Non-Uniform Rectilinear Motion. A non-uniform recti­ linear motion is characterized by the fact that the velocity of a particle A is a function of time (Fig. 96c) and the radius of curvature of the path followed by the particle A is infinite. Therefore the tangential component of acceleration is dv , A

176

KINEMATICS

OE

PARTICLES

Ch. IX

the normal component of acceleration a n = - r = 0 (/■= co).

Thus, the total acceleration of a particle in non-uniform rectilinear motion consists only of the tangential component of acceleration, i.e., a = a2 an = —

¥=

0

(r is a finite quantity). Thus, the total acceleration of a particle in non-uniform curvilinear motion is geometrically composed of the tangential and normal components of acceleration, i.e., a = an + at. 54. Uniformly Variable Motion of a Particle When the magnitude of the tangential component of acce­ leration is constant, at = constant, the motion of a particle is referred to as uniformly variable. A uniformly variable motion can be either uniformly accelerated or uniformly decelerated (retarded) according as the absolute value of the velocity increases or decreases. Write the formula for determining the tangential compo­ nent of acceleration dv

54.

UNIFORMLY VARIABLE MOTION OF A PARTICLE

177

Separate the variables and write this formula as the differential equation dv — atdi. Integrate this equation v — ^at dt. Since the tangential component of the acceleration is constant, = constant, we put it before the integral sign and, carrying out the integration, we obtain v = at j dt = att + v0,

(100)

where v0 is a constant of integration which characterizes the initial velocity of the particle. In uniformly accelerated motion the acceleration at is considered as positive and in uniformly decelerated motion as negative. Determine the tangential component of the acceleration from Eq. (100) When the initial velocity is zero, v0 = 0, the formula becomes Taking into account that the velocity is the first time derivative of the distance, Eq. (81) can be represented as dS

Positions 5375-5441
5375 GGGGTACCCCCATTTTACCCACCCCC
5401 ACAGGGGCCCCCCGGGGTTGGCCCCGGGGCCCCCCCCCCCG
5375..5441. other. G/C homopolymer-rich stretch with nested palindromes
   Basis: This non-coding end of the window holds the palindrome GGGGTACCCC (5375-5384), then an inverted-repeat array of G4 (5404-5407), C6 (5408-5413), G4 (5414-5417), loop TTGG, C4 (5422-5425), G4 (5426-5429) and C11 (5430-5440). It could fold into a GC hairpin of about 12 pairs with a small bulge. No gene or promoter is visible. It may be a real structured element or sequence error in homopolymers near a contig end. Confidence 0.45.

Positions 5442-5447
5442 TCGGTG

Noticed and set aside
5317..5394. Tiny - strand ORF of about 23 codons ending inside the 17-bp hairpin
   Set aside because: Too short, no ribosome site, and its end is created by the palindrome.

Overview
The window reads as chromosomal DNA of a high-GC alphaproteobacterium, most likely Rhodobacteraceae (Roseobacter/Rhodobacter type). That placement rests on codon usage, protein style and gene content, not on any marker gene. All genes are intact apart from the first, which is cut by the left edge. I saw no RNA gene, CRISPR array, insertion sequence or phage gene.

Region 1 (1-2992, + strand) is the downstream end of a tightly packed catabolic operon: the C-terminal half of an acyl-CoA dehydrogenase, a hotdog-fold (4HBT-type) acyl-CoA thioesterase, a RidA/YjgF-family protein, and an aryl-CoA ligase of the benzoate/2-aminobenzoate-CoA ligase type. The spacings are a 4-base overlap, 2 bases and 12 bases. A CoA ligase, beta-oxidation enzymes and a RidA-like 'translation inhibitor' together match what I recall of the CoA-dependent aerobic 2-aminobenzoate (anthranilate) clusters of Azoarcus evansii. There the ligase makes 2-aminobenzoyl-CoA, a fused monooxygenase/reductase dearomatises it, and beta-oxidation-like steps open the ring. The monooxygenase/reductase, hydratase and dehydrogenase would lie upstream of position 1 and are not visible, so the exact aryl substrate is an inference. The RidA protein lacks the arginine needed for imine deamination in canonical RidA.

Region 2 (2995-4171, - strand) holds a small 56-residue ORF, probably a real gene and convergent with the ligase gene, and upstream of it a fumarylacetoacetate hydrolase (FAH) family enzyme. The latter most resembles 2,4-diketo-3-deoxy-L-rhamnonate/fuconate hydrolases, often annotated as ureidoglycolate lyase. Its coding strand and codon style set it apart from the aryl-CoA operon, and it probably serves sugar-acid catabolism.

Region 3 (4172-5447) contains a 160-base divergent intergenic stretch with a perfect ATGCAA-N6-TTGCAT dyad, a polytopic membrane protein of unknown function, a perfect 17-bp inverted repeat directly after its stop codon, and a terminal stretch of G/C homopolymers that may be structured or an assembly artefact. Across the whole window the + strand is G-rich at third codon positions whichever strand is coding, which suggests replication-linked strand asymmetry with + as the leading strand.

, ,

v — -jp - — atf +

Separate the variables dS = (CL{t -|- Uq) df. Integrating this equation and noting that at = constant and u0 = constant, we obtain a formula for determining the distance of a particle from the reference point in uniformly variable motion for any time t S = —|— |-

+ S0,(101)

where S Q is a constant of integration which characterizes the initial position of the particle. 12—43

178

KINEMATICS

OF

PARTICLES .

Ch. IX

Choosing the initial position of the particle as the reference point, it is generally taken that 5 0 = 0 and S = u0f + ^ ! r • After simple algebraic transformations of formula (101) we obtain S = -g- [Uo+ (Uo+ Taking into account that v0+ att = v [see formula (100)], we reduce the expression for determining the distance tra­ velled by the particle to K-0 S = l S + l .t . (102) An example of uniformly accelerated motion is provided by a freely falling body. The acceleration of a freely falling body is denoted by g. Experi­ ments show that the average value of this acceleration is 9.81 m/sec2 at the surface of the earth. Example 37. Determine the height h from which a heavy body should be V s 49.05m/sec dropped with no initial velocity if its velocity is to be v = 49.05 m/sec when it strikes the ground. Neglect air resis­ tance. Solution. We choose as a reference point the point coincident with the highest position of the body and direct the axis of distances downward (Fig. 97). Since the initial velocity is zero, t>0 = 0, the equations of uniformly accelerated motion are in this case and v = gt. From the second equation we find the time required for the falling body to attain the velocity v = 49.05 m/sec .

v

49.05

54.

UNIFORMLY VARIABLE MOTION OF A PARTICLE

179

Substituting the time in the first equation, we obtain. h — g2t 2

9.81 x 52

2

.

122.6 m.

Example 38. Moving along a circular arc of radius R = = 1,000 m, a train is slowing down at a constant rate. At the beginning of the motion along the arc its speed was v0 = = 54 km/hr. After the train had travelled a distance S = 500 m, its speed decreased to v = 36 km/hr. Determine the total acce­ leration at the beginning and at the end of the motion. Solution. The motion is prescribed by the natural method. From the equations for the distance travelled and the speed determine the magnitude of the tangential component of acceleration. It is known that v = v0+ att, VQ+ V 4 S = V o t--^ 2

From the second equation 2S 2 x 500 1,000 t ~~ v0 + v — 54,000 36,000 ~~ 15+10 “ 3,600 + 3,600

From the first equation 10— 15 40

at

-^-= —0.125 m/sec2. 40

The tangential component of the acceleration is constant throughout the motion and negative as the motion is uniform­ ly decelerated. Calculate the normal component of acceleration: at the beginning of the motion g"

= 4 = t S o- = 0-225 m/sec2’

at the end of the motion G'« = x = w

= 0-lm/sec212*

180

KINEMATICS

OF PARTICLES

Ch. IX

Calculate the magnitude of the total acceleration: at the beginning of the motion a = V a 2t+ a2n = l/0.1252+ 0.2252 = 0.258 m/sec2, at the end of the motion a = V a\ + cin — V o . 1252+ 0 .12 = 0.16 m/sec2. 55. Kinematic Graphs and Relationship Between Them